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15 Autism Myths People Affected by It Want to See Busted

Many myths and misconceptions surround autism spectrum disorder (ASD). Because autism displays itself in such a variety of ways, many people may find it difficult to understand what’s true about the condition and what’s just a false perception.

We asked our readers and contributing writers affected by autism to share one myth about ASD they’d like to see busted once and for all.

This is what they had to say:

1. People with autism lack empathy. 

“If anything, my son is more in tune with others’ emotions; he just doesn’t have the skills to show or talk about empathy, but he feels for others very deeply.” — Irene Spencer

“While many of us are indeed lacking in the social skills required to read and name other’s feelings, this doesn’t mean we can’t feel and relate to others’ pain. In fact, some of us are so in tune that we become easily overwhelmed by the emotions and moods of others.” —  told The Mighty in an email.

2. If a person with autism is verbal, they’re “high-functioning.”

“The amount of language an individual on the spectrum has is not indicative of the severity of his/her autism or the extent autism impairs him/her in everyday life.” — Mandy May

“There is not necessarily a correlation between one’s ability to speak and their ability to think. Ask any politician.” — Chris Bonnello told The Mighty in an email.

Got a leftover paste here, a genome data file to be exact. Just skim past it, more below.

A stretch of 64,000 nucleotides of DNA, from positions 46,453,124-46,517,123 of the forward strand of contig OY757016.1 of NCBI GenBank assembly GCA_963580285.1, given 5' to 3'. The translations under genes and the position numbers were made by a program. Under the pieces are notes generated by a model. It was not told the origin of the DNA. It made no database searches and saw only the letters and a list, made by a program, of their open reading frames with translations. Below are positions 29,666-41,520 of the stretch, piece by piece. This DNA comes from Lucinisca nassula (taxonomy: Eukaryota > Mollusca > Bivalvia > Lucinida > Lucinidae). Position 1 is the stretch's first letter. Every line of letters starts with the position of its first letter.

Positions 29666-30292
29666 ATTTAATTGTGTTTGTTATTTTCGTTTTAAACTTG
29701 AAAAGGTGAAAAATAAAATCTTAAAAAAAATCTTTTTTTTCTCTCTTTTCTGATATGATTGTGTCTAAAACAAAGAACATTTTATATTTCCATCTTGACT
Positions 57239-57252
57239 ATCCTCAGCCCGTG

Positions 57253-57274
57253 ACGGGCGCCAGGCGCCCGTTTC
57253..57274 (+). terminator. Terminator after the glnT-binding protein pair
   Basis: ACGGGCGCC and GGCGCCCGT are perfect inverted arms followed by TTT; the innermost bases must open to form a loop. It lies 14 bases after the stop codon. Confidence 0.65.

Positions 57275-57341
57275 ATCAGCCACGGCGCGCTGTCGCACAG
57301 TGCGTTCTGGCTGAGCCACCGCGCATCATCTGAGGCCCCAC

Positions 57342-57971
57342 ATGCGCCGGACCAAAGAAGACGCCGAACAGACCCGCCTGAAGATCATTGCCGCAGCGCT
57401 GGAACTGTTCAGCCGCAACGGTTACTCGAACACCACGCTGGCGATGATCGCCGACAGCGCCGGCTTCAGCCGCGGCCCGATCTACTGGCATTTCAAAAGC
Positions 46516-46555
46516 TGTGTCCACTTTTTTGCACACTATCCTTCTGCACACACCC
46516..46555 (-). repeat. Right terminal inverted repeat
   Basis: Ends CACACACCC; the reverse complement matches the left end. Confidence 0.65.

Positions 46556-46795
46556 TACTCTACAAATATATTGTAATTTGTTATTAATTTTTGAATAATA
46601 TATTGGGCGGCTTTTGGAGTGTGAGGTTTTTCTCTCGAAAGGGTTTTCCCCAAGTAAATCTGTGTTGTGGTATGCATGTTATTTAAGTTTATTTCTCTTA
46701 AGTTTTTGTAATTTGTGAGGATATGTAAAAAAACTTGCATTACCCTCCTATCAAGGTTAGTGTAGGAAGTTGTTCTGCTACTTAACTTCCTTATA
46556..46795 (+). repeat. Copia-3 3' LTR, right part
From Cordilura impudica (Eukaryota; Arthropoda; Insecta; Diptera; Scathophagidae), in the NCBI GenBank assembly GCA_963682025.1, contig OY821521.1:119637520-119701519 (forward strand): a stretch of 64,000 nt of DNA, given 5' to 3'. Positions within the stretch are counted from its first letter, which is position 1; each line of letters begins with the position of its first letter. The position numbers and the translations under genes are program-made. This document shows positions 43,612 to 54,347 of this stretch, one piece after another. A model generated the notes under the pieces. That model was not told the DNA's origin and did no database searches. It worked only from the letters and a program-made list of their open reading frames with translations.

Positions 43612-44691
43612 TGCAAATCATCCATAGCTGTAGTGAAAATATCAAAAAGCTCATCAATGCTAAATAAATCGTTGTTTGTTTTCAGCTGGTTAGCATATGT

3. People with autism don’t understand humor.

“My high-functioning son has a wicked sense of humor and a love of irony! My severe, nonverbal son has a huge love of slapstick humor and trickery games.” — Autism. From a dad’s eye view

“I think puns are literally hilarious. See what I just did there?” —  told The Mighty in an email.

4. Autism has a distinct “look” and it manifests itself in obvious ways.

“No, people, every child having a nuclear meltdown in public, playing by themselves at the park or making weird body gestures does not have autism. Likewise, every polite, speaking, behaving child is not always neurotypical! Bottom line: never assume you know.” — Tiffany Davidson

“Whereas people on the autism spectrum share numerous common traits, we differ from each other for the same reason that non-autistic people do.” — Chris Bonnello told The Mighty in an email.

5. “High-functioning,” verbal people with autism are fine and don’t need any help. 

Too many people, including the programs designed to help our loved ones, assume my son’s life is easy compared to others with developmental disabilities and ignore his needs. They don’t see the sometimes debilitating anxiety and meltdowns he deals with because of his social and communication delays, his issues with transitions, his sensory issues with the environment… All too often I hear ‘He’s ‘mainstreamed’ and ‘He talks, it’s not like he has real autism.’” — Autism and my RetroGamer

“In both my personal and professional experience, I have found no correlation between severity and suffering. I have worked with severely autistic students who have been the happiest kids I’ve ever met, and plenty of “high-functioning” students who have attempted to take their own lives. Both ends of the spectrum have needs, but they vary widely.” — Chris Bonnello told The Mighty in an email.